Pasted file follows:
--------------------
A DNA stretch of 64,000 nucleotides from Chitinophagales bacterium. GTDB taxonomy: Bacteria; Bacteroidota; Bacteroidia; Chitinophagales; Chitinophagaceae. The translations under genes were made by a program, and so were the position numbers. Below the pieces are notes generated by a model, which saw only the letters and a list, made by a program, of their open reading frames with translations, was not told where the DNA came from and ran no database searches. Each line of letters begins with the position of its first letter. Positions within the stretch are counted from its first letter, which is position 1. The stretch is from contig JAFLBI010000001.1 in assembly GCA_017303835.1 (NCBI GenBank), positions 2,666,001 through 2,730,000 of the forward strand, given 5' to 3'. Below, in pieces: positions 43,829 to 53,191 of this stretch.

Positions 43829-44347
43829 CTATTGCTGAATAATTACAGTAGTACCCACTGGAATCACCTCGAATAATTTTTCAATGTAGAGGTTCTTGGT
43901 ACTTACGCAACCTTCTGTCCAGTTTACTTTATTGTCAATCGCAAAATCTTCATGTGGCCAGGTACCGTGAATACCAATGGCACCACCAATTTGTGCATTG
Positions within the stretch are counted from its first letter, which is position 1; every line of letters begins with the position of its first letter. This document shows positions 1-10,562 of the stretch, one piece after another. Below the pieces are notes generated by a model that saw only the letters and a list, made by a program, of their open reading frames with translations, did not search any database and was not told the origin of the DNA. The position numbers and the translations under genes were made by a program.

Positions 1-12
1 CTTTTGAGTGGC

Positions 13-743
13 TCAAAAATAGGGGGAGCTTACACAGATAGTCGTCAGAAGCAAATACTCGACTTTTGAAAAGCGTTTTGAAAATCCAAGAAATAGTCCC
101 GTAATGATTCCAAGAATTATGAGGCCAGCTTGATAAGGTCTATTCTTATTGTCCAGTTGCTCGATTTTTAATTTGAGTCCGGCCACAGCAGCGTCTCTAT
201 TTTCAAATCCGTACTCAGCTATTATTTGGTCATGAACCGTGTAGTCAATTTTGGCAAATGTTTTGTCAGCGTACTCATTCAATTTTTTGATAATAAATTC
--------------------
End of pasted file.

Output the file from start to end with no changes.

A DNA stretch of 64,000 nucleotides from Chitinophagales bacterium. GTDB taxonomy: Bacteria; Bacteroidota; Bacteroidia; Chitinophagales; Chitinophagaceae. The translations under genes were made by a program, and so were the position numbers. Below the pieces are notes generated by a model, which saw only the letters and a list, made by a program, of their open reading frames with translations, was not told where the DNA came from and ran no database searches. Each line of letters begins with the position of its first letter. Positions within the stretch are counted from its first letter, which is position 1. The stretch is from contig JAFLBI010000001.1 in assembly GCA_017303835.1 (NCBI GenBank), positions 2,666,001 through 2,730,000 of the forward strand, given 5' to 3'. Below, in pieces: positions 43,829 to 53,191 of this stretch.

Positions 43829-44347
43829 CTATTGCTGAATAATTACAGTAGTACCCACTGGAATCACCTCGAATAATTTTTCAATGTAGAGGTTCTTGGT
43901 ACTTACGCAACCTTCTGTCCAGTTTACTTTATTGTCAATCGCAAAATCTTCATGTGGCCAGGTACCGTGAATACCAATGGCACCACCAATTTGTGCATTG
Positions within the stretch are counted from its first letter, which is position 1; every line of letters begins with the position of its first letter. This document shows positions 1-10,562 of the stretch, one piece after another. Below the pieces are notes generated by a model that saw only the letters and a list, made by a program, of their open reading frames with translations, did not search any database and was not told the origin of the DNA. The position numbers and the translations under genes were made by a program.

Positions 1-12
1 CTTTTGAGTGGC

Positions 13-743
13 TCAAAAATAGGGGGAGCTTACACAGATAGTCGTCAGAAGCAAATACTCGACTTTTGAAAAGCGTTTTGAAAATCCAAGAAATAGTCCC
101 GTAATGATTCCAAGAATTATGAGGCCAGCTTGATAAGGTCTATTCTTATTGTCCAGTTGCTCGATTTTTAATTTGAGTCCGGCCACAGCAGCGTCTCTAT
201 TTTCAAATCCGTACTCAGCTATTATTTGGTCATGAACCGTGTAGTCAATTTTGGCAAATGTTTTGTCAGCGTACTCATTCAATTTTTTGATAATAAATTC